The Wheel Mages

The Wheel Mages was written by Aimee Davis and first published in 2016. It is a fantasy novel which focuses on a water mage on a mission to hunt down rogue mages that threaten her clan. The book forms the first part of the Changing Tides series and is followed by The Blood Mage (2017).

As the last of the water mages, seventeen-year-old Alena Kozlov has a lot resting on her shoulders. She has just passed her final test and been accepted into the Sanctum, meaning that for the first time in recent history they have a full Wheel – a group of mages representing each of the four elements. While Alena’s existence is precious to them, the Sanctum cannot miss out on the opportunity to use the Wheel’s increased power to root out some of the enemies that threaten their way of life.

All over the world, dark mages are abusing their power in direct rebellion against the Sanctum’s strict rules. Alena and her allies – Nikolai, Filipe and Catalina – are dispatched to the city in order to hunt them out. While Filipe and Catalina masquerade as nobility to enter high society, Alena and Nikolai take advantage of Alena’s history as a street urchin to set up a drug den and lure in the lower elements.

However, it is their enemies that manage to find them first. Alena is approached by a nobleman who recognises her as a water mage and wishes to trade her for his sister. It seems that someone else is trying to gather a Wheel of their own and is in desperate need for Alena’s power. In order to find the rogue mages, Alena must tread a different path. However, it’s not long before her discoveries shake her faith in the Sanctum. Could be that the rogues are right to rebel, and that it is the Sanctum that is corrupt to the core?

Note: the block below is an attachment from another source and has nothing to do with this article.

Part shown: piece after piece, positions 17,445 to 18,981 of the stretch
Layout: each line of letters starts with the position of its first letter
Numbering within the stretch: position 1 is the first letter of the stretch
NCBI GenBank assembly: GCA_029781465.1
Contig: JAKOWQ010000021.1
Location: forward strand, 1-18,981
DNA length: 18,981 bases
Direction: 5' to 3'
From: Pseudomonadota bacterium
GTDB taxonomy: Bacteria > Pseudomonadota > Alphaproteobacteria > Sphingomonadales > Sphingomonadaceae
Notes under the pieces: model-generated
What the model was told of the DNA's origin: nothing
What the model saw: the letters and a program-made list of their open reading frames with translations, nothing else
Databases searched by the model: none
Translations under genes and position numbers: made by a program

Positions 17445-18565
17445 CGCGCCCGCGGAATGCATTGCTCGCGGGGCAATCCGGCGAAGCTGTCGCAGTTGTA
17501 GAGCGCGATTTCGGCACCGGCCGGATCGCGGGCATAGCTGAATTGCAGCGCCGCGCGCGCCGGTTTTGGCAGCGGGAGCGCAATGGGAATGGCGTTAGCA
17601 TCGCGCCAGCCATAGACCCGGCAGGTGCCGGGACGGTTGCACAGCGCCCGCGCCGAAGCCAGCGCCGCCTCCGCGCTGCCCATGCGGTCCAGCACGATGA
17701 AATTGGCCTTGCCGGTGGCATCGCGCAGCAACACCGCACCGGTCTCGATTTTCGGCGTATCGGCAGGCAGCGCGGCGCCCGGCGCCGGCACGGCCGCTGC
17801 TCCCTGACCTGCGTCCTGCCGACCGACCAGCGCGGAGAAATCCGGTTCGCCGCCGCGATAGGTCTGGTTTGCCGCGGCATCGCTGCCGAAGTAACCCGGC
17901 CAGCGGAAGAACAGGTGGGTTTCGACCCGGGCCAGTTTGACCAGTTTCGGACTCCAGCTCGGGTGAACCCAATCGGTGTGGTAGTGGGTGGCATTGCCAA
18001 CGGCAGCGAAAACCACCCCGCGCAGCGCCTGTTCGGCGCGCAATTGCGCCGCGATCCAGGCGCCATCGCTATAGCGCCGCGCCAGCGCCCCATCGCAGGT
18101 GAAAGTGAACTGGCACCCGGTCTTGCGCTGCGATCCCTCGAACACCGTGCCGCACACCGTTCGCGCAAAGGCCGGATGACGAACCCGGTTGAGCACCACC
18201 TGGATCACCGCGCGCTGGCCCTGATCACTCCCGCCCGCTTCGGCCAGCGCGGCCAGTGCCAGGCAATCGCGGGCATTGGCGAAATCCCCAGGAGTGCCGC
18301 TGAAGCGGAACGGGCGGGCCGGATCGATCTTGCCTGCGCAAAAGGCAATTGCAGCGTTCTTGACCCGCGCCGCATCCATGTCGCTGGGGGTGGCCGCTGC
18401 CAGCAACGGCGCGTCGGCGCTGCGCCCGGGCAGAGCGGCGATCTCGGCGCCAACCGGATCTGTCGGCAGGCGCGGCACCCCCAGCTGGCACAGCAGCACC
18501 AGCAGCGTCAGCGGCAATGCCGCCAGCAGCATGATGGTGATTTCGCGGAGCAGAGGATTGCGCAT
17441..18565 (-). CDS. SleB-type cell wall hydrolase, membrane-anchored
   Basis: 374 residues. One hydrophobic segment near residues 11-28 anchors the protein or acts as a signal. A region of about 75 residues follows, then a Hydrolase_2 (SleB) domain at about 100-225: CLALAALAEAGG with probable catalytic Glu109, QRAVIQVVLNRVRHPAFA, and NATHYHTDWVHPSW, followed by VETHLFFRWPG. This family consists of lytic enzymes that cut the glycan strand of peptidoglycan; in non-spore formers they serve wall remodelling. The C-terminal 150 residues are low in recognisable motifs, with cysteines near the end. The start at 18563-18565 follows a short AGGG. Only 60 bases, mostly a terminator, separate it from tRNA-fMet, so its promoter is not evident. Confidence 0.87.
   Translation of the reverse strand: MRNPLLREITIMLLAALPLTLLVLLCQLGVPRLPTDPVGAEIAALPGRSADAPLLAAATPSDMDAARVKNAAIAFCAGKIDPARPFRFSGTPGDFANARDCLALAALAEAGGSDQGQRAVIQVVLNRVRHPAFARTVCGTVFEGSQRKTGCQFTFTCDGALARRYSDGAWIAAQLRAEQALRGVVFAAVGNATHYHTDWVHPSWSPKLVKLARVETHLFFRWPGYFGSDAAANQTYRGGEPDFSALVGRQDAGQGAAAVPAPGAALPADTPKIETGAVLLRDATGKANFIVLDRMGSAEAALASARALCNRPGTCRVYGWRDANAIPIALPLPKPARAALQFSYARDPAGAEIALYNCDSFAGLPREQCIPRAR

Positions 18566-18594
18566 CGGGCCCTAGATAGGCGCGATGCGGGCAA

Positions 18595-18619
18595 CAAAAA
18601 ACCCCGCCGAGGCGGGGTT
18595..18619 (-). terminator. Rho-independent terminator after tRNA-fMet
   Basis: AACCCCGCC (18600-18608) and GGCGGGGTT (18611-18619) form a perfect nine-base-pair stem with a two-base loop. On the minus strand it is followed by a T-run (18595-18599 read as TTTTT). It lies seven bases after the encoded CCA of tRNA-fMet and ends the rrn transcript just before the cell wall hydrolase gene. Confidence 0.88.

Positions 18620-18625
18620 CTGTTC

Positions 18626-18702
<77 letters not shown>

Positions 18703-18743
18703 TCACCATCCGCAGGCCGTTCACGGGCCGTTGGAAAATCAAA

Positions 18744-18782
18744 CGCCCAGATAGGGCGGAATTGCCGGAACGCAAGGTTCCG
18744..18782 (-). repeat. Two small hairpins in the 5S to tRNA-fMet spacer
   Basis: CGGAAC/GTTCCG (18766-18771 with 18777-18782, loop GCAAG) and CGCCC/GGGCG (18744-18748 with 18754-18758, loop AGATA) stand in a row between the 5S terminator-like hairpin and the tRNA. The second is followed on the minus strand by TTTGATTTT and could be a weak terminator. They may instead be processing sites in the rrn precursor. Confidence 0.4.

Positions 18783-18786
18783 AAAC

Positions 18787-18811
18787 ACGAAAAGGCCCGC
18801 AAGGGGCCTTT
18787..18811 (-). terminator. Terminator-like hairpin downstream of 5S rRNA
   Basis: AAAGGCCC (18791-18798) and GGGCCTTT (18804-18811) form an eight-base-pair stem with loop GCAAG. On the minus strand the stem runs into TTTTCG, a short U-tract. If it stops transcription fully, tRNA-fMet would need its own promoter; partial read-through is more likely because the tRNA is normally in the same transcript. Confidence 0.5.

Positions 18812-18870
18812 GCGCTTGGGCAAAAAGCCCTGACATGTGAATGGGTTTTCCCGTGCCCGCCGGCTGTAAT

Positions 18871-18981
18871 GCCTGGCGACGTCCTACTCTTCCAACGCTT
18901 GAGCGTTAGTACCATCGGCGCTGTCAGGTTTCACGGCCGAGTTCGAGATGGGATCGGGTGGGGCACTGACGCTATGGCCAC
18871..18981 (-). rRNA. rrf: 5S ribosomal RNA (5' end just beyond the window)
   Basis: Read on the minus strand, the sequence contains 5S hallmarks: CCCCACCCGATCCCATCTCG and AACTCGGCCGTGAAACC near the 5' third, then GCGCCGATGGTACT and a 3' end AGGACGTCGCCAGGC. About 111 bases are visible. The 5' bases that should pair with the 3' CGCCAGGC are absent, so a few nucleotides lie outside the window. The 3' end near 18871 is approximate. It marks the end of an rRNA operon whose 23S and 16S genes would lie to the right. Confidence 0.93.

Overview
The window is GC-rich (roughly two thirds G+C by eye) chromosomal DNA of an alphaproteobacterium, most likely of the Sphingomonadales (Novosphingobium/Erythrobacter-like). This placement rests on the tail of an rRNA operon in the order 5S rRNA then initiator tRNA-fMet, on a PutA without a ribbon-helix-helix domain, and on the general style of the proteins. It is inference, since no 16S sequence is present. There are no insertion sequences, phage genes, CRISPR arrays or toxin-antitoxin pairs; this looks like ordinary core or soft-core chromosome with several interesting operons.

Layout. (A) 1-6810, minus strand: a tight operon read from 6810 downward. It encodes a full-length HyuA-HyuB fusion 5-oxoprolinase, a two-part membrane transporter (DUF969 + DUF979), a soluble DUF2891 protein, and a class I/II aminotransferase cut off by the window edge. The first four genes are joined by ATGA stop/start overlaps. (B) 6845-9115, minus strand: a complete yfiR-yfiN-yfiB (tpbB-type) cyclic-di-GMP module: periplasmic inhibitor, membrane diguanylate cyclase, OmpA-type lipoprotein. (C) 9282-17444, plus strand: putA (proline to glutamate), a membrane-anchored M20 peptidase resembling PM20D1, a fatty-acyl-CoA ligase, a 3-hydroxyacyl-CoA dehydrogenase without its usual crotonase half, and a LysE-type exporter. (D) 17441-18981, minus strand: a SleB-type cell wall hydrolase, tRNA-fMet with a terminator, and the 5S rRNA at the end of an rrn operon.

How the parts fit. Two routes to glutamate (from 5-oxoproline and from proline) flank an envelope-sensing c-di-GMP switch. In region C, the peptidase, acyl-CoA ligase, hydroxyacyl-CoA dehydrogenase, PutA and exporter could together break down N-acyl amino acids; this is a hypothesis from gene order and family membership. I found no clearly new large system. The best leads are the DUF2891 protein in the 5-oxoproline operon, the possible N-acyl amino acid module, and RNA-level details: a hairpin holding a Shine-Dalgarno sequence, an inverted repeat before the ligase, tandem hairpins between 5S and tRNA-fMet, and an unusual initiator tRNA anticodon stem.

I was first attracted to The Wheel Mages by its blurb, which promises a fantasy story in the same vein as the work of Leigh Bardugo and Kristin Cashore. While I did have problems with Shadow and Bone and Graceling, both had impressively detailed world building and so I was very curious to give Davis’s debut novel a shot. Unfortunately, I was left disappointed. While there are some similarities with Bardugo’s work in the Russian character names, this was really where the similarities ended.

To begin with the positive, the early chapters of The Wheel Mages were quick to draw me into Alena’s world, introducing the Sanctum and what they believed before hurrying Alena away on her first mission to uncover a group of rogue mages. Through this, we begin to see the impressive scope of Davis’s world building. The setting of this story feels huge – a bustling city with a sharp social divide. The people who populate this world range from the cloistered mages to the social elite to simple factory workers. Unusually for a fantasy novel of this type, the book had an Industrial Age feel and spent a lot of time illustrating the difference between the highborn and working classes.

Unfortunately, beyond this, the world building grew increasingly muddled as the story progressed. An early exchange between Alena and one of the other Sanctum mages revealed hints of conflicting religions yet this amounted to nothing. The differences between the different factions of mages and non-mages at play were also very confusing.

As far as I could tell, there were at least three different sorts of mage – Sanctum mages, rogue mages and dark mages – yet the difference between the latter two was somewhat unclear. There was also indication that many non-mages did not know that mages existed (it was forbidden for a Sanctum mage to reveal their magic to a non-mage), yet a lot of the highborn non-mages still seemed to be aware of magic. I was also unclear how the Sanctum enforced this rule in the first place given their affluence (which presumably had to come from somewhere), or why some members of Sanctum were Lords and Ladies, while others worked as servants. What made these magic users so different from one another was really unclear.